Return to the Wild Blog
Sometimes things turn out for the best despite everything. In the world of wildlife rehab, you just have to prepare for the worst: some animals cannot be saved and either die of their own accord, or must be humanely euthanized. That is indeed a sad outcome, but one which is nevertheless always a possibility. But once in a blue moon the animal not only recovers, but thrives beyond all probability.
RTTW got a call in March 2010 about a red-shouldered hawk that had been shot. Her wing and leg were badly injured, and it was abundantly clear she would need surgery and an extensive recovery. Her leg was broken, and buckshot was scattered throughout her injuries. So we named her Buckshot and got started.
The first surprise came not at the vet, but from law enforcement and the DNR. The man who shot the hawk claimed that she was eating his chickens, which is highly unlikely. The man admitted to shooting the hawk, and was fined. His garnished wages helped defray the cost of treating Buckshot. Killing or injuring a raptor is illegal, but only a tiny percentage of all raptor shootings are ever prosecuted. Buckshot was a lucky girl in that regard!
At the vet, x-rays showed that her leg would need to be pinned. Here are some photos of the surgery.
Our wonderful vet Dr Clarke and her amazing team got Buckshot back together and then it was our job to heal her up. So we took her home and let nature do its thing
Several weeks later the brace and pins came out and Buckshot had a leg all in one piece again (well, bird legs come in more than one piece just like mammal legs, but you know what I mean). But she wasn’t ready to go yet; we had to wait to make sure her leg was good and strong, that she was able to hunt, and that no infection had set in. But a surprise awaited us later in the spring…
Meanwhile, somewhere in Indiana, several birds of prey had been illegally taken from the nest and were being kept as pets. The first, a barred owl (whom we named Moonshine), was a few months old and severely imprinted on humans. She had been made to sit on people’s shoulders, like a parrot in a pirate movie. She thinks she’s a person, so when it comes time to mate she’s going to seek out a human. Not a pretty sight when a 6lb raptor with 200lbs psi in the talons tries to get sweet on you! Sadly this means Moonshine can never be released, but she will make a fantastic education ambassador to the public. The other raptor being kept as a pet was a little red-shouldered hawk, so young he still had down in places. Hawks don’t imprint as easily as owls do, so no danger there. All he needed was to learn how to be a grown-up hawk. We needed a foster-mom!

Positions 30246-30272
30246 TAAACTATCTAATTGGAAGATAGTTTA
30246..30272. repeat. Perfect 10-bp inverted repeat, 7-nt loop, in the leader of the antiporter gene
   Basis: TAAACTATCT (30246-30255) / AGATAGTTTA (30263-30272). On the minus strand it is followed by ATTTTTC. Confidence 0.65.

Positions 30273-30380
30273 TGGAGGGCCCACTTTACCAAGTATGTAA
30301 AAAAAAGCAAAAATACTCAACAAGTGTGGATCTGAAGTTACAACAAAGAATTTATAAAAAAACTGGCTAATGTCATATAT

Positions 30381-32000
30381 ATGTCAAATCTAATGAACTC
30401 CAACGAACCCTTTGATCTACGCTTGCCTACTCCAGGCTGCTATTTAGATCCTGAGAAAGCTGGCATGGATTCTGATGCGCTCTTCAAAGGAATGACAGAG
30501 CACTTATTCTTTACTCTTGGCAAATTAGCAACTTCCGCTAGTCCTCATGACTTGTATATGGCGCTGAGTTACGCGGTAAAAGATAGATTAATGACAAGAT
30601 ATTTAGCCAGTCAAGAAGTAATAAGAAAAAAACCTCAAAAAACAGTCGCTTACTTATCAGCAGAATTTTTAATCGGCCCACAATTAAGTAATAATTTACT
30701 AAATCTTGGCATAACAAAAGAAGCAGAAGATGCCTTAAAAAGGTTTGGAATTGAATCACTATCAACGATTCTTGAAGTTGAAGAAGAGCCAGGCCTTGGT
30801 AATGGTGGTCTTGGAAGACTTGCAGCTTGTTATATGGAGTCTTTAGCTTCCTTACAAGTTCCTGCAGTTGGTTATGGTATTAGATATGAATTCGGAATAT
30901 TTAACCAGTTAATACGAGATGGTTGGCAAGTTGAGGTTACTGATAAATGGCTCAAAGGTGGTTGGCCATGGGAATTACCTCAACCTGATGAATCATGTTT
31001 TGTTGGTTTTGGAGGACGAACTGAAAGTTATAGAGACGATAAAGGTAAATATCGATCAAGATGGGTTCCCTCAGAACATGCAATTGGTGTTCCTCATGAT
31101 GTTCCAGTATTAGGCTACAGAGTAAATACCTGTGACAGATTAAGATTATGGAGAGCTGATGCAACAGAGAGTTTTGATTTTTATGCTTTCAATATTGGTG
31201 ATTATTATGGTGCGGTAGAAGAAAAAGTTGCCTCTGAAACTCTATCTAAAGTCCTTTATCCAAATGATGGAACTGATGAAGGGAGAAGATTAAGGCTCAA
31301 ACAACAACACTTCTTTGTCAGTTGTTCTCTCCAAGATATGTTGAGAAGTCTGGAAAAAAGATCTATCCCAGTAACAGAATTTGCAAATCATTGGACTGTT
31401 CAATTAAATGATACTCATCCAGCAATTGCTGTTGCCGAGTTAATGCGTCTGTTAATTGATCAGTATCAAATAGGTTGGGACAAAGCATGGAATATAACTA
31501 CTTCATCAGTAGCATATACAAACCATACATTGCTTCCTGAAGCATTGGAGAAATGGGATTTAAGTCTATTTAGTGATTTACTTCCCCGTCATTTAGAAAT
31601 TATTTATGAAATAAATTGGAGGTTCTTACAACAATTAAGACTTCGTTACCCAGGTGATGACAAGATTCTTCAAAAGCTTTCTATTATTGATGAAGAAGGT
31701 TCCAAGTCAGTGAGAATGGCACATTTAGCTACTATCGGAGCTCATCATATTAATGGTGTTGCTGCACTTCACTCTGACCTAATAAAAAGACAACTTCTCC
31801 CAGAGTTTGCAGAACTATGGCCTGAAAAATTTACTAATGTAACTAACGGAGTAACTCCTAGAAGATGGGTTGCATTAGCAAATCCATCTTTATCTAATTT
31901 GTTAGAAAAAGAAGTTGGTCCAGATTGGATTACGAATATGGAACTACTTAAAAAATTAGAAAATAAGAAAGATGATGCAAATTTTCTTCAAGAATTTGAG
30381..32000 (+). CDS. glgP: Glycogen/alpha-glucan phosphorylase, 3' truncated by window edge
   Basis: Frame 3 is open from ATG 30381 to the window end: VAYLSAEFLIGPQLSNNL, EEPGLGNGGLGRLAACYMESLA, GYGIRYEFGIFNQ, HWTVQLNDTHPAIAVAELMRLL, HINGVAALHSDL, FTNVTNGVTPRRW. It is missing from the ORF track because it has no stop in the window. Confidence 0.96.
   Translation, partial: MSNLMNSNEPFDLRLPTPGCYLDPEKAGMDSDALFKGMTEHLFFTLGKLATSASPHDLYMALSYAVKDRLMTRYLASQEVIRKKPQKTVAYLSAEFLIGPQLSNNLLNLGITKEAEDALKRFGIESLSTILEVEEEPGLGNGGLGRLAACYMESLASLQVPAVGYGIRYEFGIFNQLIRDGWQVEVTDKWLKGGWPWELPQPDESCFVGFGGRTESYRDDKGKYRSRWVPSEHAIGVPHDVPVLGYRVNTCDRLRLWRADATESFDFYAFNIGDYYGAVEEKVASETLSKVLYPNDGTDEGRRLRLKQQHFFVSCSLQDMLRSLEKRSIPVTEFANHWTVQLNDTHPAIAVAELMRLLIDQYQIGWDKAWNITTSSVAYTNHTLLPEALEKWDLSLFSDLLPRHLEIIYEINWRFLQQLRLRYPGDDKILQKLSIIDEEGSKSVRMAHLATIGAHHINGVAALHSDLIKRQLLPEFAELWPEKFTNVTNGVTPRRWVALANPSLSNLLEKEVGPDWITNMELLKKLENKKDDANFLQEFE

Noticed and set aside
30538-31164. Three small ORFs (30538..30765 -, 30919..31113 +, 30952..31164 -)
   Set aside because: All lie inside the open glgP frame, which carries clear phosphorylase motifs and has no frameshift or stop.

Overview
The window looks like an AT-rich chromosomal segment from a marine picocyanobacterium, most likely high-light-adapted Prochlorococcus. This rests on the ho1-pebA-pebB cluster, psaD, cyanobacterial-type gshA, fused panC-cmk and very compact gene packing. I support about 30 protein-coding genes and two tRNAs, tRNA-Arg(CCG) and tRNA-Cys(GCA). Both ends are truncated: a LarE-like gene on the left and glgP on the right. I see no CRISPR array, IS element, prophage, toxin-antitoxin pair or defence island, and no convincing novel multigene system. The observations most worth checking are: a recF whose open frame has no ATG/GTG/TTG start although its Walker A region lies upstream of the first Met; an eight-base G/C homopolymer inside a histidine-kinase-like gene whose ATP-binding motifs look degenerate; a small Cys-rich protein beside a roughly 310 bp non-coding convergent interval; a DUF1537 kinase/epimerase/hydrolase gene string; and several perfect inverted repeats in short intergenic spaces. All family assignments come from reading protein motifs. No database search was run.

Buckshot took to fostering like a…. well, duck to water. “Baby Buckshot” as he was known idolized her and tried to do everything Buckshot had to offer: how to tear up food, the fine points of sunning, preening, and bathing. By the time October rolled around there was one more thing to do before they could be returned to the wild: MOUSE COLLEGE!
To find out if a patient can hunt effectively we get a kiddie swimming pool with rigid sides. Then we fill it up with brush and leaves. Then we put live mice in it. We make sure they can’t get out, then come back in a day to see what happened. No mice = hunting successful! The red-shouldered hawks passed their exam with flying (!) colors.
So on a cloudless fall day, three of us went to Brown County State Park to let these beauties go. We picked a likely vista and got ready.
A small crowd gathered for an impromptu presentation:
And then finally Buckshot was returned to the wild, followed a few seconds later by Baby Buckshot:
This rehab and release was immensely satisfying, and reminds us all of why we do this thing that is often difficult and heartbreaking but rewarding and joyous also.
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Here you’ll see a few of our patients. We have a lot of youngsters in the spring and summer, perhaps because they’ve fallen from a nest in a storm, or the result of a logging operation or building demolition. At all times in the year we take in adults that have been struck by cars, either while on the wing or because the bird was scavenging road-kill. Our vet is an expert in avian medicene, and without her we couldn’t do what we do!
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RTTW’s secretary Dom launches a Red-tailed hawk on a test flight to see if it’s time to be released. The creance (leash) keeps the bird from flying away. Once we’re sure everything’s ok, the bird is returned to the wild!
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These two nestlings are Eastern Screech Owls. The tree they were nesting in was cut down. Their 3 siblings sadly died from the accident, but these two are doing well and will be released in the fall.
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